Carers Rights Day on 24 November is an important opportunity to raise awareness to recognise and support the role of carers in UK workplaces. Often, caring is a hidden responsibility but the latest State of Caring report by Carers UK estimates that 3 million people work and care in the UK – 1 in 9 in every workplace and this figure is set to increase. Therefore, the issue of balancing work and care responsibilities is a significant for all organisations. This point is underlined by another finding from the Carers UK report which says many face no choice but to give up work altogether due to factors such as a lack of flexibility; it quite rightly concludes that ‘carers need to be supported so that they are able to juggle work and care and to enable them to return to work if they wish.’
Demographic change means that many of us are juggling more complex family lives with increasingly demanding working lives. With an ageing population and people living longer, many employees are finding themselves part of the ‘sandwich generation’ – balancing working commitments with caring for older family members while still looking after their own children. We know from research carried out by the CIPD that caring not only impacts on employees’ working lives, but can also affect employers through rising levels of absence and labour turnover. The onus is therefore on employers to create and promote policies and initiatives in the workplace that empower working carers, sending employees a clear message that their organisation will support them.
However, many organisations have a long way to go to provide a supportive framework for working carers that pays attention to a number of factors that can make a difference. A poll of 345 HR professionals we carried out this month finds that just 10% of organisations provide training for line managers to help them support working carers. Further findings from the CIPD/Westfield Health Creating an enabling future for carers in the workplace report published in 2016 also found that:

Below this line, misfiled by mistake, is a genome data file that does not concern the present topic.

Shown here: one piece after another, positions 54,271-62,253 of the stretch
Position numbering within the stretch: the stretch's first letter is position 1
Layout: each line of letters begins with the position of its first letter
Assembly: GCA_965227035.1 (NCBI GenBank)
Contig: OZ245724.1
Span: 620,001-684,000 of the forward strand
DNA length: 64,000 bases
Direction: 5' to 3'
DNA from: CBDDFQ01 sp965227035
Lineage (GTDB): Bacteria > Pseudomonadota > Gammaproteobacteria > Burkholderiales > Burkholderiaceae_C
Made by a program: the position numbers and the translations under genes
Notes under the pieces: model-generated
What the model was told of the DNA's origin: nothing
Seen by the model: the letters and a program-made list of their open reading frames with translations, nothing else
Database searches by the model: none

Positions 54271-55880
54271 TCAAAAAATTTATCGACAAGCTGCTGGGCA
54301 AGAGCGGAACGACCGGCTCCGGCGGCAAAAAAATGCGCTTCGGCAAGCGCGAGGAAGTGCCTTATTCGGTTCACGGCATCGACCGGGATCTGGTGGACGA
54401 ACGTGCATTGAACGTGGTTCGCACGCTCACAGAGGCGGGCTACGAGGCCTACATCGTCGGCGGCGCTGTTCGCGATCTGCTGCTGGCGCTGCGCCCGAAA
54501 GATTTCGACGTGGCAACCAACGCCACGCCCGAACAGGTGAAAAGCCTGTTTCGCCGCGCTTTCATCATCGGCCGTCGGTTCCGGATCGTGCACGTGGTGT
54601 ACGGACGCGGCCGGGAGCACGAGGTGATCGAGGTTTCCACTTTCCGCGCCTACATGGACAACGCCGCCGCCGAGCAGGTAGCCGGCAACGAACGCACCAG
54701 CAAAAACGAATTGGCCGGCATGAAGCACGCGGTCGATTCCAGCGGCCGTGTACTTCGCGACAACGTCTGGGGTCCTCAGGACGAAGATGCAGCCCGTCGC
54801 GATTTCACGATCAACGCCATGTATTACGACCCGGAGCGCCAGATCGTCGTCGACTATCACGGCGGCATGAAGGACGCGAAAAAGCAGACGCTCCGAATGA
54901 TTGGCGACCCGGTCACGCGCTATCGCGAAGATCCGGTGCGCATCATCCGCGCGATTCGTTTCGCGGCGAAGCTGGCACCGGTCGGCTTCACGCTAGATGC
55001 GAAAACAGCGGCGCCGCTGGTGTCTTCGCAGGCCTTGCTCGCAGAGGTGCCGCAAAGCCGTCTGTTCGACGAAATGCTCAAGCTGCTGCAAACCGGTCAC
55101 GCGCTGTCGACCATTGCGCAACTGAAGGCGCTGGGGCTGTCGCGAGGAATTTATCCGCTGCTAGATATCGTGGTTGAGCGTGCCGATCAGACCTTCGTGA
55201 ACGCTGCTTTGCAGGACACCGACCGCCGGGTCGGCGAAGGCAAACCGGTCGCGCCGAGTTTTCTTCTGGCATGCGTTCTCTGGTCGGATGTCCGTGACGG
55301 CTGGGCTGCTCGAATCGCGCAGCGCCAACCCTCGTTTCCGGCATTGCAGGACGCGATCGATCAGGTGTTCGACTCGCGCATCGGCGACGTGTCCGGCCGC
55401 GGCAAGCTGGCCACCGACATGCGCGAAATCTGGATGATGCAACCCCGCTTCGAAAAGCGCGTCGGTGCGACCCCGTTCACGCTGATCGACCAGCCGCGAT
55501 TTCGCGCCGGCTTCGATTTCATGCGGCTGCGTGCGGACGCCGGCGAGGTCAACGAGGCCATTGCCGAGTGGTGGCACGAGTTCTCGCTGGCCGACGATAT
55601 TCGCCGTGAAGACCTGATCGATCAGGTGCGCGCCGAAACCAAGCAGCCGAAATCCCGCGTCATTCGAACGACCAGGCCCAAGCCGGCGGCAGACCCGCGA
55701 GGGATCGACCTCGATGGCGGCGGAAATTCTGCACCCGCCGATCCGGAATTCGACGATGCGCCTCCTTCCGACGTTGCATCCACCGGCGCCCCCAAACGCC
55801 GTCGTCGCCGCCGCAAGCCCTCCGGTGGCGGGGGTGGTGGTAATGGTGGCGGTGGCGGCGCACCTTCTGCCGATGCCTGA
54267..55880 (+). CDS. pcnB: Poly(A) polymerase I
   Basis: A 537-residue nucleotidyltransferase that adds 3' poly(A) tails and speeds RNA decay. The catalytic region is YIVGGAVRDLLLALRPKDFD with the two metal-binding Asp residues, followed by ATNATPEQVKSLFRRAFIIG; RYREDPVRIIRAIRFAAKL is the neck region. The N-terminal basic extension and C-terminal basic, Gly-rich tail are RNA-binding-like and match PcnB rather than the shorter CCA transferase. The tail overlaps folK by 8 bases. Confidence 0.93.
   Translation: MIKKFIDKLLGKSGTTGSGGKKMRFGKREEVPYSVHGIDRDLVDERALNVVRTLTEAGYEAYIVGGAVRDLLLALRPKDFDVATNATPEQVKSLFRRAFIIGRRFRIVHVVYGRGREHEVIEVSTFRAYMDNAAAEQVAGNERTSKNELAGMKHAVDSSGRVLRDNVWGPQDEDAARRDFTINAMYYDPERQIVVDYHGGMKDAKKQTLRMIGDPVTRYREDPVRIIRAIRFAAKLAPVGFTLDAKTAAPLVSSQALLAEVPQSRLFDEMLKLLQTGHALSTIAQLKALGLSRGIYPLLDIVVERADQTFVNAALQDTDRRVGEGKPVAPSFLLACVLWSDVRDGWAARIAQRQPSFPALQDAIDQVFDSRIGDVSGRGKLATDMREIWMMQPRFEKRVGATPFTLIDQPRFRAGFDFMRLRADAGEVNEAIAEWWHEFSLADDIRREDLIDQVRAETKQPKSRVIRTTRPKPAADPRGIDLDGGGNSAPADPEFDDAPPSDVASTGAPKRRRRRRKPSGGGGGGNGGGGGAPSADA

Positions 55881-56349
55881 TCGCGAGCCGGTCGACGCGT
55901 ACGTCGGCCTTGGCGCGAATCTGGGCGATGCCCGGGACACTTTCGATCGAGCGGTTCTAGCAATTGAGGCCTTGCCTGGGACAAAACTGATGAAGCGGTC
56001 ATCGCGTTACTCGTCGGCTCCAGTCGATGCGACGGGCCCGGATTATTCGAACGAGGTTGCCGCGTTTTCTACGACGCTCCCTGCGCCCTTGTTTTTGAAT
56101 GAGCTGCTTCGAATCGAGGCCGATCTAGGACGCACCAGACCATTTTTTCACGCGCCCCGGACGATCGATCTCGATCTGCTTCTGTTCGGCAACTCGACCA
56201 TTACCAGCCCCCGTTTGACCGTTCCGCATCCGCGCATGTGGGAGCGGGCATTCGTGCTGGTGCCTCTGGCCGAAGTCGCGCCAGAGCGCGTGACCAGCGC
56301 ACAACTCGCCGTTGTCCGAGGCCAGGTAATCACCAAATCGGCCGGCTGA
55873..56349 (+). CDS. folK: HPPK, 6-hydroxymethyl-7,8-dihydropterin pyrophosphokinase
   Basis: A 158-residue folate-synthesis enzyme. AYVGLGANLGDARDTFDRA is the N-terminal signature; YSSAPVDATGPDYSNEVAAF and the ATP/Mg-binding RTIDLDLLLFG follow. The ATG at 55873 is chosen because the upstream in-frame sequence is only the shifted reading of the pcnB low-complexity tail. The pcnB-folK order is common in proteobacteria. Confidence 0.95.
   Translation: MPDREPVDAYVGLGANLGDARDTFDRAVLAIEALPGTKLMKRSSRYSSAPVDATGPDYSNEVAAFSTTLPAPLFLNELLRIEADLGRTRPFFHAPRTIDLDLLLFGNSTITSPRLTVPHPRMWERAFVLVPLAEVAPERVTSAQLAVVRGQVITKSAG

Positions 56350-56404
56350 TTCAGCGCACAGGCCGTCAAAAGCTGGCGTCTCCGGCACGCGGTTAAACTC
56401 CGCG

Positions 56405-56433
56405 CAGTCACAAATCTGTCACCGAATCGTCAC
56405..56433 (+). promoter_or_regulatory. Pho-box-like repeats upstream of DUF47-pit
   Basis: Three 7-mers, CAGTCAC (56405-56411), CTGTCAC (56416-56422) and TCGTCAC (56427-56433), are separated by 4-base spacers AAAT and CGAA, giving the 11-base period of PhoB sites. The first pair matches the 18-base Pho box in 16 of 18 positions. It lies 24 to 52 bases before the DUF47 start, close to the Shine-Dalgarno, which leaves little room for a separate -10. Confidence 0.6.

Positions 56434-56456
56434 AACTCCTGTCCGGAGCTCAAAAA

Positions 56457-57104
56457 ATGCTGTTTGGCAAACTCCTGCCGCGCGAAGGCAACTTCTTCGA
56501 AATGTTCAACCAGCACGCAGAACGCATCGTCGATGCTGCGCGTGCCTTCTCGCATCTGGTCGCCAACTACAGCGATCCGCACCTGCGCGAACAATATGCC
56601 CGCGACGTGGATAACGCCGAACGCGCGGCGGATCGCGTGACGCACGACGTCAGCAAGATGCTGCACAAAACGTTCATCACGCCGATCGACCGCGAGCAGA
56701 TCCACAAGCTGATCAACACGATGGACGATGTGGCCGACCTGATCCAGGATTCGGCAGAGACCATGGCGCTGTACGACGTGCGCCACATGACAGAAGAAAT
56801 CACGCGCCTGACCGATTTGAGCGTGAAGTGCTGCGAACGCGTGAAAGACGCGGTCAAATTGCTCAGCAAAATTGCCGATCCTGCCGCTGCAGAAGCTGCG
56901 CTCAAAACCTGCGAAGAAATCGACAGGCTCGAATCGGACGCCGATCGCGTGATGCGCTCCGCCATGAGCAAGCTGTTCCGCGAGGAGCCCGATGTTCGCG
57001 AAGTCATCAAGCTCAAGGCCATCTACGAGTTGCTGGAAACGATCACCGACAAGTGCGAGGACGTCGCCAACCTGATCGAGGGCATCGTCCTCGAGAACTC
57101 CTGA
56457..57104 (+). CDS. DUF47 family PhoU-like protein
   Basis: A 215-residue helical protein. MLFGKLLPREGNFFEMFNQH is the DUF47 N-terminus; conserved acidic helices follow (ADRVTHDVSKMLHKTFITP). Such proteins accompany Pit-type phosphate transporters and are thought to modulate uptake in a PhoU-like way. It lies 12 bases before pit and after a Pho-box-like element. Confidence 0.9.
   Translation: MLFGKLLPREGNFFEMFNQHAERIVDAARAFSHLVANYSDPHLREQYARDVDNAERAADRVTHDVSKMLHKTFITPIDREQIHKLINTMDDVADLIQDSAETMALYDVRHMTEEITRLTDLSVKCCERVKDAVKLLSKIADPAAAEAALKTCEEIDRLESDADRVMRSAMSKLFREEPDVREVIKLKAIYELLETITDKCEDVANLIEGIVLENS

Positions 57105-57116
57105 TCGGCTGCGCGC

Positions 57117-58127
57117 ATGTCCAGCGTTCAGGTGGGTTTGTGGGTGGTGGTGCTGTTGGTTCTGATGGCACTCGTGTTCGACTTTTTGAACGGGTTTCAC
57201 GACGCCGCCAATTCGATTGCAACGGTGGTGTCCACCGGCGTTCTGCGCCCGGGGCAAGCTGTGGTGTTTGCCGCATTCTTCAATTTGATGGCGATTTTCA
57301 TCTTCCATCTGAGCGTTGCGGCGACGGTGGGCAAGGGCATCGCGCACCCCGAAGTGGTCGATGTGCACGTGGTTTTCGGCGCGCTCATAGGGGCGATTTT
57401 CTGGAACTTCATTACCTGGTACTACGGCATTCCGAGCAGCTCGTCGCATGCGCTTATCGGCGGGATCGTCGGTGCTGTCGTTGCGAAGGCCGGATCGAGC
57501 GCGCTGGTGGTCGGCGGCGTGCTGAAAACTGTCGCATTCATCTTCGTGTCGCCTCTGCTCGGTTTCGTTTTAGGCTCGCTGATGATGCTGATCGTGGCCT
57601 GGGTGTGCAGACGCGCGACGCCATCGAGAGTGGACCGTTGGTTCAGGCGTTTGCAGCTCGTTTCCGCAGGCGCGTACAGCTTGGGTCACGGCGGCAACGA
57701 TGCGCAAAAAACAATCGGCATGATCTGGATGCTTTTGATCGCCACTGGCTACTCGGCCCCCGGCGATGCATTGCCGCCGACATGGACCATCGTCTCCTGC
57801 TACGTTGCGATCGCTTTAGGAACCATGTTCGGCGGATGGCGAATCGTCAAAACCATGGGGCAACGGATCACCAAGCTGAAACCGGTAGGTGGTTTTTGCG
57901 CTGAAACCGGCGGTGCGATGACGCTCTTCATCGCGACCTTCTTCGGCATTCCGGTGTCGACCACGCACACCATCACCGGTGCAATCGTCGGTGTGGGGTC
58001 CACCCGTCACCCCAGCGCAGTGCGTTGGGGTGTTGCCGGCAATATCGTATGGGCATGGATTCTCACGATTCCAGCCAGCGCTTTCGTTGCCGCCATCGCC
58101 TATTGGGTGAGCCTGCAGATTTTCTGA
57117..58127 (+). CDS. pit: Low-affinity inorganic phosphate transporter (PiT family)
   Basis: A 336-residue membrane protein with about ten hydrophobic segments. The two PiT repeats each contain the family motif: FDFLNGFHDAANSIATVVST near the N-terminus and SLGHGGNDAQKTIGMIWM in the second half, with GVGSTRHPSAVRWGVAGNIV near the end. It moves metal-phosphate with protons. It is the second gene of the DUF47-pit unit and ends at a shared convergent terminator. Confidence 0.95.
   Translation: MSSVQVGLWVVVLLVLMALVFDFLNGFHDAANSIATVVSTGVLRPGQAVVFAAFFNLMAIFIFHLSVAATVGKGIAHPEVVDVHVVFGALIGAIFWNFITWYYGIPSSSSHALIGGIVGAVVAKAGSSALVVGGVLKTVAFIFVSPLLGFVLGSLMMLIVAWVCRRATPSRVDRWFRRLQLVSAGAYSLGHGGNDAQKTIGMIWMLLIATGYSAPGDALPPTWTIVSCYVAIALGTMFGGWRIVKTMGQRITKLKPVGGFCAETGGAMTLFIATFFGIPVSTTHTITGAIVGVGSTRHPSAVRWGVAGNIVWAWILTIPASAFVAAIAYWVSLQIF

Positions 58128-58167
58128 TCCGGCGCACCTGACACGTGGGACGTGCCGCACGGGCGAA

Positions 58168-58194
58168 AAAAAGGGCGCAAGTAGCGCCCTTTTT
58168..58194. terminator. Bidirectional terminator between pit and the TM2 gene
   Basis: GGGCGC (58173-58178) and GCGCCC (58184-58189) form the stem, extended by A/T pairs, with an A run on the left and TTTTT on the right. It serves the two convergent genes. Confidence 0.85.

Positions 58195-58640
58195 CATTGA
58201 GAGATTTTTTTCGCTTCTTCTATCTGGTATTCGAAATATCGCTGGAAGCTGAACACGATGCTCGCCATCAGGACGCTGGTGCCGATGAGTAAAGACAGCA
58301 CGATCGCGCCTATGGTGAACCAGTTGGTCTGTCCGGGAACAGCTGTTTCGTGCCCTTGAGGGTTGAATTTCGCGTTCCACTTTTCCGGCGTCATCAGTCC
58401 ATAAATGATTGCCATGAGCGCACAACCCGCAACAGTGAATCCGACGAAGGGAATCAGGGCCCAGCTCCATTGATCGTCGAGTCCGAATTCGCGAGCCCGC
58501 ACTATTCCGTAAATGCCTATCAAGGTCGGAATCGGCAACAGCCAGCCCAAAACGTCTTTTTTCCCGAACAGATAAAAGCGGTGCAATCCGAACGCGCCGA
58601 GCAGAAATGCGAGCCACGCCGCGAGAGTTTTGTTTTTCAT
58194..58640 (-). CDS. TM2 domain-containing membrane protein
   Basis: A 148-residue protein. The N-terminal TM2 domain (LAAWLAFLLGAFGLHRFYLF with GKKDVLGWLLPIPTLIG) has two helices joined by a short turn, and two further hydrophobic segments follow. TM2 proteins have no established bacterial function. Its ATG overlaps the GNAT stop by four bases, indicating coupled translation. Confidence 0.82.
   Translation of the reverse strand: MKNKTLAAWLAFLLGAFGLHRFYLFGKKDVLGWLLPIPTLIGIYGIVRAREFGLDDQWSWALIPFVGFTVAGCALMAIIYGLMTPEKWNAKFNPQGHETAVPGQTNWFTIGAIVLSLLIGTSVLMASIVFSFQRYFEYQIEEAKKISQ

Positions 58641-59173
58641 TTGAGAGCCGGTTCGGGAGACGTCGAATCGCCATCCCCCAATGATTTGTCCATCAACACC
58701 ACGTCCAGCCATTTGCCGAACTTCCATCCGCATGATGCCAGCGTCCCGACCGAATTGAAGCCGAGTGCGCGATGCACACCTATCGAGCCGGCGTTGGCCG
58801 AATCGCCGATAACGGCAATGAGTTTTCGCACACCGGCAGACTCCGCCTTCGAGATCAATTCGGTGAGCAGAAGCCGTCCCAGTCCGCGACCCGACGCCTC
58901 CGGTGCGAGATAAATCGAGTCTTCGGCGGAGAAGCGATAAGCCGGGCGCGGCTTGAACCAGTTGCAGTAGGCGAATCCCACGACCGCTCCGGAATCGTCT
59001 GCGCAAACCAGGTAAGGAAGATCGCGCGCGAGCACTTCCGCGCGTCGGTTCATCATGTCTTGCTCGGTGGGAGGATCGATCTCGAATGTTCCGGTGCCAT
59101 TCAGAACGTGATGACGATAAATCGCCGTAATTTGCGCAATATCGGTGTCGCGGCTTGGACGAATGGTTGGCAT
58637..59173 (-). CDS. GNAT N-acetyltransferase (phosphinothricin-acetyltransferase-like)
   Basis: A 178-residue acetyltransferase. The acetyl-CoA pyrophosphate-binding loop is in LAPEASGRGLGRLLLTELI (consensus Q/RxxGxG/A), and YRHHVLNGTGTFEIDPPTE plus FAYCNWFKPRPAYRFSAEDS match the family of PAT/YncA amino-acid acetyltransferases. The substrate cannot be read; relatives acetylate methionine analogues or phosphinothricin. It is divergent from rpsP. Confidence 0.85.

Culture is key
Measurement is key to supporting working carers – without it, employers cannot know how many working carers they have and what the most appropriate policies, tools and support might be. At the same time, employers need to be mindful that not everyone categorises themselves as a ‘carer’ even if they have responsibility for looking after someone or arranging care. A culture that is open and supportive of carers will help people feel able to speak about their situation should they choose to. Line manager training is also crucial, as managers are often the first port of call for employees needing support; they need to understand the context in which working carers are operating, and have the tools and the confidence to help them develop their skills and progress in their careers.
On a positive note, our research also shows that almost half (45%) of employers think the steps their organisation has taken to support carers have made a positive difference to their organisation’s culture (this rises to 66% who have a policy aimed at the needs of carers). This underlines the business case for organisations to take action in this area.
Act on the business case
We can see that many employers understand the business case for supporting working carers, and how it can positively impact retention, engagement and reduce absenteeism, all of which will bring big business benefits in the long term. Employers need to see working carers as an opportunity, rather than a challenge, and listening and understanding what they need from their employer is important. Although official policies for working carers will help to legitimise their place in the labour market, they need not be prescriptive and should focus on empowering individuals.
Our recommendations for organisations include the need to:
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